For once, Speaker Steven Haugaard and I agree: Governor Kristi Noem’s “style-and-form” veto of her own pheasant habitat bill was no style-and-form veto.
Fortunately, I don’t have to take Haugaard’s word for it; he says the Legislative Research Council agrees that the Governor and the Legislature messed up on Senate Bill 176:
“The attorneys serving the Legislature in the Legislative Research Council uniformly advised that the problem with SB176 was not ‘style and form’.” Haugaard said.
“That was also the opinion of other attorneys. There was a substantive change needed to accomplish the goal of the original SB176 and the LRC staff prepared corrective legislation to do that. However, we also know that whatever the Legislature passes is ‘the law’ until an appellate Judge tells us that it’s not constitutional,” he continued [Bob Mercer, “House Speaker Explains Hours-Long Wait for Vote That Changed South Dakota Habitat Legislation,” KELO-TV, 2019.04.01].
Senator Lee Schoenbeck, alas, does not quite support our position:
“When we got the style and form, I researched the appropriation limits of this constitutional tool and used some of the knowledge I had from dealing with it in the past. I sent an email out to a large number of senators that reflected my conclusions,” Schoenbeck said.
He said the governor’s recommendation didn’t include an emergency clause that would have caused the law to take effect immediately and he wouldn’t have supported.
“Every style and form veto makes changes in a bill. It’s the Legislature’s duty to watch and conclude what they are, or are not, correcting an error in the form of the bill,” Schoenbeck said.
He continued, “The style and form veto is most commonly used to correct minor glitches in language, but there’s no requirement that limits it that. The Legislature has the responsibility to see that it isn’t misused. In my judgment, this was an appropriate — but probably tests the limits — use of a style and form veto” [Mercer, 2019.04.01].
Tests the limits—maybe Speaker Haugaard will help us test those limits for real and bring the matter to the attention of that appellate judge he mentioned!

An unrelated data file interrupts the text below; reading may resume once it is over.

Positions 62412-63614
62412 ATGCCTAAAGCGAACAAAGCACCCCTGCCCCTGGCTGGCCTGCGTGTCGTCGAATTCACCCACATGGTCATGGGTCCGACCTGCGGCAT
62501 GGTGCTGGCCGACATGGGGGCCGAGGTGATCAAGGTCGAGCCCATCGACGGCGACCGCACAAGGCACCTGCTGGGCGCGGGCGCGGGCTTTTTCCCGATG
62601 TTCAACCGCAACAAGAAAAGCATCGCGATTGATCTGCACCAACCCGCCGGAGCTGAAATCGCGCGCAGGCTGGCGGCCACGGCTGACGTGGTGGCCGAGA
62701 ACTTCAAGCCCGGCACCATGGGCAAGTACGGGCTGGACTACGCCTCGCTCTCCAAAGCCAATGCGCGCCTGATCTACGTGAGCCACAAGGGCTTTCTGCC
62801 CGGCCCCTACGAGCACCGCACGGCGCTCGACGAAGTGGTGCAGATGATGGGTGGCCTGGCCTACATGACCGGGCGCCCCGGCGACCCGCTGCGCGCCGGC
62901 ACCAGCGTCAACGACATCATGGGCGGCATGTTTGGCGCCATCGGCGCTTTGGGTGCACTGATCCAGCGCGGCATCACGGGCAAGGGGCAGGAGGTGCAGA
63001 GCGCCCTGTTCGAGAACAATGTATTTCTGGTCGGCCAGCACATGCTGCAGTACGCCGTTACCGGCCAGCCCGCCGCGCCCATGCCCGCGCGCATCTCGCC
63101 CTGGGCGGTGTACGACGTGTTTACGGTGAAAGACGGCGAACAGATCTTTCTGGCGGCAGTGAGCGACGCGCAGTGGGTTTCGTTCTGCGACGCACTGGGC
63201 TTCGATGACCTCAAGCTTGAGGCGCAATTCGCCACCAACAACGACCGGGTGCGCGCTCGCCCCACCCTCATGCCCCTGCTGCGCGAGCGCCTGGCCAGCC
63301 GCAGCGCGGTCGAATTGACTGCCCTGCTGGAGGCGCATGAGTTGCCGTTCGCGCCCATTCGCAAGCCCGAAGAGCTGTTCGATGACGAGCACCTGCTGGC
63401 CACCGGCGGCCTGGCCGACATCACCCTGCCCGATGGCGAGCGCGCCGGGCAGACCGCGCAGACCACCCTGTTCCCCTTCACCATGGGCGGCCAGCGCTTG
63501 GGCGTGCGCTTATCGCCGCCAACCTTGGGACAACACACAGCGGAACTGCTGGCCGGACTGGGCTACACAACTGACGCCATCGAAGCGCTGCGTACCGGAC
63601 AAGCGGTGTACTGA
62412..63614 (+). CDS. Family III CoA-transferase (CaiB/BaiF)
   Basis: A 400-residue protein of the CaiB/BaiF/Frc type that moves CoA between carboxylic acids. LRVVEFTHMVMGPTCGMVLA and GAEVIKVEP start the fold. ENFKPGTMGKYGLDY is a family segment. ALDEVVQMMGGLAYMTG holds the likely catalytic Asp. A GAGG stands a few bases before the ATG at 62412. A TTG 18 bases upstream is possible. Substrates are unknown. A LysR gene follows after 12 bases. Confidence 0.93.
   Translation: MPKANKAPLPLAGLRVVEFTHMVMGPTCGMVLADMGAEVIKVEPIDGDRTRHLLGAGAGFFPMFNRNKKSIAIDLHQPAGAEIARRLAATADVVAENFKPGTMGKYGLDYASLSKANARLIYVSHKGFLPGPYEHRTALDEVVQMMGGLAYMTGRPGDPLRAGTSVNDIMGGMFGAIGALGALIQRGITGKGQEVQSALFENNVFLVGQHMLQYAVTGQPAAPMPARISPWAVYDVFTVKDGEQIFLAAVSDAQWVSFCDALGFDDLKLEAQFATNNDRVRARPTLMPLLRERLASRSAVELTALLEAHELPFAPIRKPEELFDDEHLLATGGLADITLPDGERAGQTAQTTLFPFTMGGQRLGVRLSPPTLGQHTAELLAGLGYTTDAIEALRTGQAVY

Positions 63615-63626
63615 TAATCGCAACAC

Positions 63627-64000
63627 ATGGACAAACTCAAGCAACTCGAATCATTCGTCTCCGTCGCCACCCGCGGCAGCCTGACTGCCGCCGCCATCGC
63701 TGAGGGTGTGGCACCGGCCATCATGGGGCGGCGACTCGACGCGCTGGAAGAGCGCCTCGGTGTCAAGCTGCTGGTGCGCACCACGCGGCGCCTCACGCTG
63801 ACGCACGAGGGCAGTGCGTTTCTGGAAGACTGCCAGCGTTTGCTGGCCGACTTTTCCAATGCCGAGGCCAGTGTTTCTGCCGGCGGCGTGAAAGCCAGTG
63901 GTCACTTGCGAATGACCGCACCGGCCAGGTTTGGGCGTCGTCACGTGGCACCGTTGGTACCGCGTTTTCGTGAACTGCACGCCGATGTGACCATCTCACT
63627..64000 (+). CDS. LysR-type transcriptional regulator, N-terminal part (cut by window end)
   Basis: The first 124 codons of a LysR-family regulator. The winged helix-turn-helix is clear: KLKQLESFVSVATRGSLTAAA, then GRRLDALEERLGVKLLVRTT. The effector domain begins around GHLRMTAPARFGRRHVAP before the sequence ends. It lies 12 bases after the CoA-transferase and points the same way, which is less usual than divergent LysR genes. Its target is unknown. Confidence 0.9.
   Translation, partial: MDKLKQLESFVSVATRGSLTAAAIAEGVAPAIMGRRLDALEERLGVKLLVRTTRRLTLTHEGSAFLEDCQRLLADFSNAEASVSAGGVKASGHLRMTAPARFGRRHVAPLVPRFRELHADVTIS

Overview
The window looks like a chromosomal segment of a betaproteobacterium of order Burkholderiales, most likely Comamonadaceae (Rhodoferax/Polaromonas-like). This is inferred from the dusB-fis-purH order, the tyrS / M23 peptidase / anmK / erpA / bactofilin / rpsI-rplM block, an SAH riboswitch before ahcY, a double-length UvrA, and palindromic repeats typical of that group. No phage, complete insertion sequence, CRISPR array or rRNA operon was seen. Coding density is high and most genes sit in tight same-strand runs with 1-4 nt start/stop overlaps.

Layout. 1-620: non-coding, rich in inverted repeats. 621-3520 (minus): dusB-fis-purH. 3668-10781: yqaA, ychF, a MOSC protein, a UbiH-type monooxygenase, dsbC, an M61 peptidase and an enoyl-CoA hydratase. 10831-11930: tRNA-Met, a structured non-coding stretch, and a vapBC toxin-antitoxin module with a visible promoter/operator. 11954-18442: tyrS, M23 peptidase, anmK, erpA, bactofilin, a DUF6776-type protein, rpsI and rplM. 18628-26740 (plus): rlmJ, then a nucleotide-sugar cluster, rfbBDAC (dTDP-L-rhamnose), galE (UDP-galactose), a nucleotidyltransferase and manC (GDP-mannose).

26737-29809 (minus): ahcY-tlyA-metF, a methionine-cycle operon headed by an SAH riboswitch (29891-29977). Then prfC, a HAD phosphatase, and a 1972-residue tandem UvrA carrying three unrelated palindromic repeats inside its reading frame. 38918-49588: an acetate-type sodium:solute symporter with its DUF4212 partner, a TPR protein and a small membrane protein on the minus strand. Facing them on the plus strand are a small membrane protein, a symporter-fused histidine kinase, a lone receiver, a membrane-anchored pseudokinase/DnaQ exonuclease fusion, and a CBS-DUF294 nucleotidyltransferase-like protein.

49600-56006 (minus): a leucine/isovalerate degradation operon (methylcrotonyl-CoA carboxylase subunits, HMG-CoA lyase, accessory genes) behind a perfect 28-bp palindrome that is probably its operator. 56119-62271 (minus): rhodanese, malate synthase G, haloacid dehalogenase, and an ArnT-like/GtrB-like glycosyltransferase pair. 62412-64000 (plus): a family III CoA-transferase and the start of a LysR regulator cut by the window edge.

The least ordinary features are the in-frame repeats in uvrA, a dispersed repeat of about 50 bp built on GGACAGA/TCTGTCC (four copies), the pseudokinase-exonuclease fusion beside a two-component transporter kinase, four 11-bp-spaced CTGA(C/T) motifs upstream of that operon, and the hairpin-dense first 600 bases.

Hoogaard is a day late and a dollar short. He made the rulings and cast the votes that allowed this to go forward. Had he done his job correctly we wouldn’t be here talking about it. Spending taxpayer money in court to fix his screwups seems to be Hoogaard’s specialty.
The House intentionally amended out the emergency language of the bill and the title of the bill on March 7th: https://sdlegislature.gov/Legislative_Session/Bills/Bill.aspx?Bill=176&CurrentSession=True Using the style and form veto to put it back into the bill is not “style and form” but a substantive change to the legislation to circumvent the legislative process.
What happened to the legislative branch being a check and balance on the executive and judiciary? Holding the Legislature hostage for 1 1/2 full legislative days for the executive branch by bending legislative rules to allow a bill to never die? Corralling of legislators to allow the executive branch to influence them behind closed doors, making deals on other pork barrel spending to influence legislators’ votes on SB176, gaveling legislators “out of order” for simply speaking in opposition to the governor’s SB176, stretching the Constitutions limitations of “style & form” veto to the point of absurdity etc., etc. So much for the separation of powers: http://www.ncsl.org/research/about-state-legislatures/separation-of-powers-an-overview.aspx
Mr. Schoenbeck: The urgency of the product does not justify the careful process to produce something of good quality.